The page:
Sep. 29 2012 02:01 AM
crzzteen from Urbana OH

. The current USA Federal government has incurred these increases in spending for the last decade with more hardship is on the horizon; for Education, Food Stamps, Housing, and Employment; all for the Immigrant segment of the population. The dreaded income tax revenue which is collected from our paychecks each week from hard working citizens is not, hardly enough to cover the ever growing national debt. Policy has been set & Immigration policy clearly needs some refinement. It’s very hard to sustaining this wonderful life, when all our hard earned tax dollars is being earmarked to ever increasing sector of immigrants. The newest have just arrived and have not contributed a dime to this economy.But they come here in search of a new free life, and there is a price to pay, but it’s not enough.From 2000 to 2010, the United States immigrant population has increased to approximately 40 million; which is a 28% increase over the level in 2000 (11.2 Million). At least 4 million children have been born since 2000 -2010 to legal and illegal aliens.If this trend continues to rise in the next ten years, I anticipate the 40 million will increase to 30%, by 2020 to 50 Million, and that could be a conservative figure. The Costs incurred for each illegal and legal Immigrant makes a significant contribution to the high unemployment rates, the increases of our property, state, and federal government tax rates for the Citizens born in the USA & creates an extra burden on the entire society: the State Budgets & Federal Government, the spending; per capita on each immigrant child for K-12 education alone is $56,000 per student.I recommend the entrance fee into this country raised significantly higher: a family of four can immigrate for roughly $2500. The cost to house, educate and provide medical for that family of four is hardly enough to cover what the outlay this country provides. I think the cost should be $10-15 thousand dollars per person. An adult immigrant should have at least a skill, with a certificate of training, a college degree, or years of documented work or enough of your own money to pay your own way. Americans are too generous. The people that really need help rarely get it, and those that show up seeking a new home, find a fountain of unending help. I recommend that the US Immigration set a definite limit of immigrants so that it doesn’t take jobs away from our sector of unemployed citizens. I want to give everyone the opportunity to live & work here, but to just take, take, take does not work.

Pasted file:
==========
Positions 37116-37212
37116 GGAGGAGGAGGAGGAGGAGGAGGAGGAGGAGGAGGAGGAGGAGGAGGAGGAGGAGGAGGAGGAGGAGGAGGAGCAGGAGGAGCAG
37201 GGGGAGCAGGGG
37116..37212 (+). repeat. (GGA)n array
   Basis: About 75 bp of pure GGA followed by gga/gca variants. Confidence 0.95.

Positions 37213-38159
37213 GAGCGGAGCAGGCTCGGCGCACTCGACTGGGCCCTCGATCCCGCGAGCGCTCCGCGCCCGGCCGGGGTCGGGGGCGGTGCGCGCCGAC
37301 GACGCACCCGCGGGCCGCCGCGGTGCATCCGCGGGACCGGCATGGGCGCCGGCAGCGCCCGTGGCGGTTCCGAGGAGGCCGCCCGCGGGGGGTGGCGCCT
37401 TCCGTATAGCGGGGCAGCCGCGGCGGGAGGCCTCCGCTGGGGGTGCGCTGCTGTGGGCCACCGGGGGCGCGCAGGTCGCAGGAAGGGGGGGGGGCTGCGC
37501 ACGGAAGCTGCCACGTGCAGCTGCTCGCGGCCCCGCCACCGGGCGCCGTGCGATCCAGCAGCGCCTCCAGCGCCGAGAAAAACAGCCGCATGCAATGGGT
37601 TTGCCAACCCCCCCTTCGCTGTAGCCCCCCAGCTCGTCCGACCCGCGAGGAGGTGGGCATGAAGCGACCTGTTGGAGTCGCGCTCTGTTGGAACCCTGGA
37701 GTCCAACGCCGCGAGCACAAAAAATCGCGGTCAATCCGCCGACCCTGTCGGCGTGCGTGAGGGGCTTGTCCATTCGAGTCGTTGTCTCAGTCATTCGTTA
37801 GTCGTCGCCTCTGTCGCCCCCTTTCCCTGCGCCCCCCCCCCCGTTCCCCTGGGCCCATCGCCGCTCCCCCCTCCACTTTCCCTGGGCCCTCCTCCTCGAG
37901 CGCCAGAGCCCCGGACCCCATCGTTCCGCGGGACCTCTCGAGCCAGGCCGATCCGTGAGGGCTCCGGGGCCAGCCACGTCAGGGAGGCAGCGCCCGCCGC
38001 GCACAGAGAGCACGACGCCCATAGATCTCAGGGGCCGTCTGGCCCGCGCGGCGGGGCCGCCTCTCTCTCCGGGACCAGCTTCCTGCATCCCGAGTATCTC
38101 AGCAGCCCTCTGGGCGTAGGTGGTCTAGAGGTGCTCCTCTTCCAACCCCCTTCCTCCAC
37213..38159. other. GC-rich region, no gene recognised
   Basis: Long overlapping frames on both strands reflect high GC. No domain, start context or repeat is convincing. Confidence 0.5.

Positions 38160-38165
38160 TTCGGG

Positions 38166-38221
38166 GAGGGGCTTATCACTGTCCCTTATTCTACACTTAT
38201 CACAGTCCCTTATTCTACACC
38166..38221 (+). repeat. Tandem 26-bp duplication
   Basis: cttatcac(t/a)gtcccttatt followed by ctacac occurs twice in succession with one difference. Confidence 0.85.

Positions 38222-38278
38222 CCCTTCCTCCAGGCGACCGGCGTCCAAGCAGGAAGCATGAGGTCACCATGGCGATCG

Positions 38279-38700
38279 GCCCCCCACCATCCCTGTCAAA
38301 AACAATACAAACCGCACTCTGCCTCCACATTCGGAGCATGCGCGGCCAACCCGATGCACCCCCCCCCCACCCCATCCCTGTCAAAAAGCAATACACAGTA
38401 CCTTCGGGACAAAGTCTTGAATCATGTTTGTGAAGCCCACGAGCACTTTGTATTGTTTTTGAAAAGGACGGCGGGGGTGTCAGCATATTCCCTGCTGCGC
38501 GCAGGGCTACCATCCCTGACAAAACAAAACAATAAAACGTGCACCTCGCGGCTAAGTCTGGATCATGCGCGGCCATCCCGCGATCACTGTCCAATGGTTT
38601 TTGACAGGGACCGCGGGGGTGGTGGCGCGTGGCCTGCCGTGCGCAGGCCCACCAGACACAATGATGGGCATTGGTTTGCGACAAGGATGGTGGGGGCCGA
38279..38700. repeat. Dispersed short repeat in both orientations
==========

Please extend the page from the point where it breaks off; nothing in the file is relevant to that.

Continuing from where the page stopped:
Sep. 29 2012 01:59 AM

You can't advocate for labor protectionism on the low end and simultaneously destroy it on the high end. It's inherently unfair and harmful.

If low-wage American workers shouldn't be forced to compete with an influx of third world immigrants who put downward pressure on their wages and employment, why should highly skilled and highly educated Americans be subjected to even more of this than they already are?

Companies like Microsoft and Google have abused the visa system to import workers who will accept lower wages and have leveraged them against their American white-collar counterparts who expect high wages.